Unsecured Loans – Seven Points Worth Considering

Consider that many of these unsecured loans are also called signature loans. The only thing reassuring the lender you will pay back is your word or your signature. There is no real property of value to secure the loan. The only recourse the lender has is to take the borrower to court. If there was collateral or security, the lender could sell it to cover the loan. In light of that, here are seven points worth considering if you are looking to take an unsecured loan.
Point 1: I.O.U. Loans
Time-worn though it may be, it is still alive and well. Though the most simple of loans, it must be treated with care. Getting cash from a friend or family member involves a lot more than paying back money on time as stipulated. Missing those terms could mean bad blood and relationships on the rocks.
Point 2: Credit Cards and Cash Advances
Even though many consumers spend billions of dollars every year on credit cards, they do not see credit cards as loans, but that is what they are. The credit card issuer lends you money to give to a merchant. The consumer pays back the loan to the credit card Ttc Tgc Financial Literacy company. Many card issuers have taken unseemly measures to penalize users for the slightest infractions. Fees are imposed and interest rates are increased to near loan shark standards. Cash advances are the most expensive items charged to credit cards.
Point 3: Traditional Lenders
Many brick and mortar financial institutions still offer signature loans. Today they call them personal lines of credit. The institutional underwriting guidelines set the credit limits and the interest rates. Credit scores and other indicators are used and the better the credit score the more favorable these loans will have.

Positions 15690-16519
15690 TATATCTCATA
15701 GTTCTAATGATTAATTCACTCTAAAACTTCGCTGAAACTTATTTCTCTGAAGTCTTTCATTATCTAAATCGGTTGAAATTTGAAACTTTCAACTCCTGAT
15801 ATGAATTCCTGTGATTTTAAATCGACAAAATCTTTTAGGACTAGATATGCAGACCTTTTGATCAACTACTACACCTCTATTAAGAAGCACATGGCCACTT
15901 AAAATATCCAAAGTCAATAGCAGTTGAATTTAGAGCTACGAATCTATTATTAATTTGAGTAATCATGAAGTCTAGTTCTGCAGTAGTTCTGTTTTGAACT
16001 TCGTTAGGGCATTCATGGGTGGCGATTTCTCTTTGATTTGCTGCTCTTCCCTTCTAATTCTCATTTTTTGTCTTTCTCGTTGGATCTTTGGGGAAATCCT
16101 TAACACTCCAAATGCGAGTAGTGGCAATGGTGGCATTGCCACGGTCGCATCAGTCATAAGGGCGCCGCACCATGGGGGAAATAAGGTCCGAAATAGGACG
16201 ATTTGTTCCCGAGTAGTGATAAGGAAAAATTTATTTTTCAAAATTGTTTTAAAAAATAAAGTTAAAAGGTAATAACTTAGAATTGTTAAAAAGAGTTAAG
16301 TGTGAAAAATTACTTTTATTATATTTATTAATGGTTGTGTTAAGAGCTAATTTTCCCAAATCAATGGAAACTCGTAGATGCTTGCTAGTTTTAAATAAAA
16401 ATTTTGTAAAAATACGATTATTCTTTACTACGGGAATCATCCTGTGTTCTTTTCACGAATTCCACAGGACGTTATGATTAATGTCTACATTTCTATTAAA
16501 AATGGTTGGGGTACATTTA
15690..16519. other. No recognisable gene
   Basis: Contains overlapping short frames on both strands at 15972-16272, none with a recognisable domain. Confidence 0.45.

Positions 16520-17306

Point 4: Sky-Rocketing Interest Rates
Many lenders like to say that since no collateral is being offered, and that the borrower often has low credit scores, the higher rates are necessary to cover the risk of the loan. Consider that these loans are often rather small. A loan of $250 could require the borrower to pay back $285 – after only two weeks. Indeed, $34 may not seem like a lot, but it is time after time in the hands of the lender.
Point 5: Bankruptcy and Unsecured Loans
Lenders do have a point when it comes to bankruptcies. Any unpaid unsecured loans usually end up at the bottom of the heap when it comes to paying out of properties seized during bankruptcy proceedings.
Point 6: Protection from Zealous Collectors
If collection agencies are hounding a consumer, they do have recourse through the Fair Debt Collection Privacy Act (FDCPA). If a consumer defaults on a loan or a credit card, this ruling disallows harassing calls, calls at work, or the threat of lawsuits when none is possible. It includes provisions for harassed consumers to sue, including the right to attorney fees.
Point 7: Credit Scores What Are Other Sources Of Income For Banks? and Approvals
Most lenders will run a credit check on a consumer who requests an unsecured loan. Usually referred to as FICO (a credit industry acronym), the better one is the better the chances of approval and the lower the interest rates charged. Any consumer can get this score for themselves. Before making any loan application it should be checked for errors — and there usually are.
Check the Borrower, And the Lender, Too
Old as the caveman, folks for generations have relied on unsecured loans. The importance of understanding the rates and terms before signing on any dotted line is incumbent on the borrower, but check the lenders, too. Whenever folks start dealing with the money of others, there is plenty of room for shysters.

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